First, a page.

“Sea of Cortez” or The “Gulf of California”?  How about the “Vermillion Sea”?


She goes by many names…

The Sea of Cortez (Mar de Cortes)

The Gulf of California (Golfo de California)

The Vermillion Sea (Mar Bermejo, Vermejo)



Hernan Cortes was a Spanish conquistador that colonized and brutalized the indigenous population of Mexico and beyond. I don’t feel great helping this guy’s name live on, but it’s the name I grew up with, so it’s probably what’s going to stick.

Baja is technically the The Baja California Peninsula.  The ‘Gulf of California’ is the name you’ll see on most current maps. The California part makes me think of plastic surgery, skateboarding and gangster rap.  While these things are all near and dear to my heart, I don’t think the name’s going to stick for me personally.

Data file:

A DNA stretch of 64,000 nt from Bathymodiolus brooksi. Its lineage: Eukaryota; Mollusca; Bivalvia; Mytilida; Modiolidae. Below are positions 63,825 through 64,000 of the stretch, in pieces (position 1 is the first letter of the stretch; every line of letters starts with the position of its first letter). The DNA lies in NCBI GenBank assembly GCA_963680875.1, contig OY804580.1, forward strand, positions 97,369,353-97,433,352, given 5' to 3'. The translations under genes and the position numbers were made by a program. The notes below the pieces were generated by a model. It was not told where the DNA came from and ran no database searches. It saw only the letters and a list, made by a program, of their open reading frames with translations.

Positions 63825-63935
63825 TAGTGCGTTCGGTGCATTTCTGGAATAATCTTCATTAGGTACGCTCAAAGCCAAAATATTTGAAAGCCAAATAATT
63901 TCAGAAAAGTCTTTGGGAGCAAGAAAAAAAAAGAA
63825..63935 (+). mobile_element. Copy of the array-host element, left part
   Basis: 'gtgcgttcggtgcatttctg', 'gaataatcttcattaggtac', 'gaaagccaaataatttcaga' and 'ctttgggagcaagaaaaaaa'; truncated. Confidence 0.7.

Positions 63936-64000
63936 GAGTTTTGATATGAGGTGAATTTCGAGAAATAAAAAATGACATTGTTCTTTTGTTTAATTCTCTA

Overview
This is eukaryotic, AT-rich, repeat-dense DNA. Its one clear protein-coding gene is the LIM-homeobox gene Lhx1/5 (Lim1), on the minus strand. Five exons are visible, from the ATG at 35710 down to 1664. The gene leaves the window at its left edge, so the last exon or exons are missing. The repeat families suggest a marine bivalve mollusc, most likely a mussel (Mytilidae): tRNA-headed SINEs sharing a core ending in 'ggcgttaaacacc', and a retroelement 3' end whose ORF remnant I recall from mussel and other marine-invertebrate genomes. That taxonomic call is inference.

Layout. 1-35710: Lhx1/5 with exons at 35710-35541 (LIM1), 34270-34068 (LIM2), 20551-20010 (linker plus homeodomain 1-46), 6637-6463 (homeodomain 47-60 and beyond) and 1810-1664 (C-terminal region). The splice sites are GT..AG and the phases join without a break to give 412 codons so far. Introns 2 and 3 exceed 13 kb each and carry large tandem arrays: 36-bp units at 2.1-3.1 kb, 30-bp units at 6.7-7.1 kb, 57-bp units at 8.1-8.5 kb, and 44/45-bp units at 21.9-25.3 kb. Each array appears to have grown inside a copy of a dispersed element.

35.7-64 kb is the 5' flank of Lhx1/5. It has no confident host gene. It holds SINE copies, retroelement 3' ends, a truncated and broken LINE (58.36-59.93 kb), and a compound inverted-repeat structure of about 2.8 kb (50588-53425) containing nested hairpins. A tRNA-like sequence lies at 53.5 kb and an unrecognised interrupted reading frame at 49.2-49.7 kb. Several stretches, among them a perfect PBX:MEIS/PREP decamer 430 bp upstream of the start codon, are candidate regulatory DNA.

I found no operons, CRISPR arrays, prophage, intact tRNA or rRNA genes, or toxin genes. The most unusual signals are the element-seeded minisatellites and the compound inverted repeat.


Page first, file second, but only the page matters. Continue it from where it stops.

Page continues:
The ‘Vermillion Sea’ holds perhaps the most interesting nomenclatural history. According to legend, this is the name that Marco Polo gave to the sea, partly because of the red pearls that were brought back to Asia by Japanese merchants. The other vermillion product that came from the area was a valuable red pigment known as cochineal that was brought back to Asia by the Chinese merchants of Cochin.

This pigment was produced by the cochineal bug, a parasite of the Opuntia cactus that line the shores of the sea. This cochineal dye was used to print the Emperor’s  bright red seal on China’s paper currency, and today is still used to color many of the bright red food items you see on the shelf. If you see ‘carmine’ on the ingredient list, it’s made out of squished up bugs.  Mmmm, better than Red #40!

Perhaps someday the great sea may revert back to its native name, ‘Hakusii-f’,   as used by the the Cocopah tribe, the native people of the Colorado River delta region.  Well, maybe if it rolled off the tongue a little easier…..